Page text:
One thing sets apart this year’s visual effects Oscar race from previous races: all five films were giant box office hits and were critically acclaimed.

In fact, to illustrate how competitive the five films were, the stunning “Interstellar” was the least critically acclaimed film of the five VFX nominees with an extremely respectable 72% on the Tomatometer; the other four nominees scored at least 89% on the Tomatometer. At the box office, it earned an also respectable $189M, but it was the lowest grossing film amongst the five VFX nominees.

Making matters worse for “Interstellar”, the Predictinator treats box office and critical acclaim as relative to one another. So even though its box office and Tomatometer rating were quite respectable, the forumula heavily penalized the film for being the outlier in both categories.

I also thought “Interstellar” would earn far more than five total Academy Award nominations.

What gave “Guardians of the Galaxy” the advantage this year? The film faired well in several pieces of criteria: 

  • "Guardians" tied with “X-Men: DOFP” with the highest critical acclaim (91% Tomatometer score).
  • The film had the top box office of the five nominees at $333M— that’s a whopping $73M more than the next film, “Captain America 2”.
  • It was not a sequel (unlike “Apes 2” and “X-Men: DOFP”, which both lost points for their sequelness).
  • Finally, and most importantly, it earned both sets of points for being a film whose primary visual effects are organic creatures (Rocket Raccoon and Groot) as well for having creatures that performed facial acting.

Confused and frightened, my wife and I walked around the house like zombies. We were stunned by this upset. Dejected, she finally said, “Well, I guess this time The Predictinator will be wrong.”

But I’m not giving up on The Predictinator just yet. And that’s why I’m going to finish this analysis two ways: first, admitting that The Predictinator will be wrong, and the second, arguing that The Predictinator will be right.

My wife and I always wondered when our little formula turn up with the wrong VFX Oscar winner. We are very proud that the numbers correctly predicted “Avatar”, “Inception”, “Hugo”, “Life of Pi” and "Gravity”. (“Hugo”! No one was predicting “Hugo”!)

For a brief moment, we thought about creating an all-new formula - one that tinkers with the percentages, or adding a new criteria that helps ‘correct’ for what appears to be an unlikely winner.

For example, historically, we know the Academy virtually ignores the entire comedy genre, for whatever reason. Academy voters seemingly want their vote to be ‘classy and important’, rather than rewarding films that simply made them laugh.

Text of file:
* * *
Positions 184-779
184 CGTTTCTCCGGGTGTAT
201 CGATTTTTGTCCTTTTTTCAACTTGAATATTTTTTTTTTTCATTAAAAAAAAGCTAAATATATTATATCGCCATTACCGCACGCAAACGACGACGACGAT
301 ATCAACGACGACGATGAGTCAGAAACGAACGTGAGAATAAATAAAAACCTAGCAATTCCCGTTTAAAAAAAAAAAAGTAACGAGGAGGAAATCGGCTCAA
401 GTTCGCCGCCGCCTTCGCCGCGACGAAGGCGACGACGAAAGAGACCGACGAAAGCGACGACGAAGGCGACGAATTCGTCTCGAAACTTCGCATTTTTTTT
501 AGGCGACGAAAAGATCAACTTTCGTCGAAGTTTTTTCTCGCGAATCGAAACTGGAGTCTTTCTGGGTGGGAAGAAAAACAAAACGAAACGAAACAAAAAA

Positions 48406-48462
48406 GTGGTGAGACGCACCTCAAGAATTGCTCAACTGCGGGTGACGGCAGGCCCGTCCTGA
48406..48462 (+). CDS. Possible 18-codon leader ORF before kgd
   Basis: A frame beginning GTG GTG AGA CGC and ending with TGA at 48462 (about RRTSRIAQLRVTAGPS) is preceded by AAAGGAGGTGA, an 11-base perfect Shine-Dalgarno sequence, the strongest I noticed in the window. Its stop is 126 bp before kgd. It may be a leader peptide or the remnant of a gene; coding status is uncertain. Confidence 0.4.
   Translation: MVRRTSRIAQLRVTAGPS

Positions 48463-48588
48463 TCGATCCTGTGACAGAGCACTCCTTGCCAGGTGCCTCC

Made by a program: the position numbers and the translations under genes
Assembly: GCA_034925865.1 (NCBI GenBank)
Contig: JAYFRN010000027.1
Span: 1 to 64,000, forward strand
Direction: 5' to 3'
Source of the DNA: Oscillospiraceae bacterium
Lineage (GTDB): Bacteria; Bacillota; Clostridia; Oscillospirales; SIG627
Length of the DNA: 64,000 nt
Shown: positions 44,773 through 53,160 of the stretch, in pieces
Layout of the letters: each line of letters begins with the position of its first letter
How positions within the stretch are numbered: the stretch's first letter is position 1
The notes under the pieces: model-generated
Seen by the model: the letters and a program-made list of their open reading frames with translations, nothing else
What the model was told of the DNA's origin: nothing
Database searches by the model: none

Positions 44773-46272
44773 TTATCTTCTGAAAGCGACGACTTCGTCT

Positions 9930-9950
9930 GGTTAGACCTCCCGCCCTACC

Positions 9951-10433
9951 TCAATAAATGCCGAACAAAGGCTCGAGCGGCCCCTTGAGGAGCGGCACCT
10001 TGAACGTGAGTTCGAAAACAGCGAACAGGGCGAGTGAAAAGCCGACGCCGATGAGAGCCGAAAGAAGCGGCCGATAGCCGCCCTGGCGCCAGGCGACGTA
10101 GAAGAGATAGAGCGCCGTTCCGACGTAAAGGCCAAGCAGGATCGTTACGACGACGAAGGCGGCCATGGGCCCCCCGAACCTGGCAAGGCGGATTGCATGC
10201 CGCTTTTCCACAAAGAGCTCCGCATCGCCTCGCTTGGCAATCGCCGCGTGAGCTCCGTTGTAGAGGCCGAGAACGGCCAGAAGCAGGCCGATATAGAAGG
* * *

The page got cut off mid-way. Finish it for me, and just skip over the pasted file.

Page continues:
The rare honor of an Oscar for a funny film comes infrequently; Kevin Kline won the Oscar for Best Supporting Actor back in 1988 for “A Fish Called Wanda”. And comedic films are rarely represented among the VFX Oscar nominees. However, any points we remove from “Guardians” for being a comedy would also negatively affect the Oscar win for 1992’s “Death Becomes Her”, which was one of the most difficult films in which we had to ‘make’ win, using our formula. The formula change that would help us in 2014 would hurt us in 1992.

(In fact, since 1989, the only VFX Oscar nominees that can remotely be deemed a comedy are “Guardians”, “The Adventures of Baron Munchausen” and “Death Becomes Her”.)

But completely revamping the formula to avoid incorrectly predicting this year’s winner seems obtuse and unsportsmanlike. The endeavor would turn into a math problem rather than a philosophy. We gave it our best shot, and revisiting it each year seems like cheating. If we do, in fact, predict incorrectly this year, perhaps it indicates some sort of paradigm shift in Academy voting for which we are not accounting. But we will cross that bridge when we come to it.

“Guardians of the Galaxy” is a crowd-pleasing super blockbuster that critics adored. It was the #1 movie at the U.S. box office by a longshot (the #2 film was $73M away), and it earned $773M worldwide. Its worldwide gross was only behind “Transformers 4” and “Hobbit 3”. Its Tomatometer score was an astonishing 91%.

“Guardians” was, by most Hollywood measures, a genuine risk taken by Marvel Studios. The film is a sci-fi comedy with relatively unknown, non-mainstream characters. It was Marvel’s first film to take place almost entirely off the Earth, featuring a talking raccoon and a talking tree as prominent characters. And, it was the savior of Hollywood’s summer; released in August, Hollywood exhaled after an extremely modest summer at the box office, relieved that James Gunn’s movie became a monster hit. Hollywood might want to reward “Guardians of the Galaxy” in a big way; by giving it a visual effects Oscar.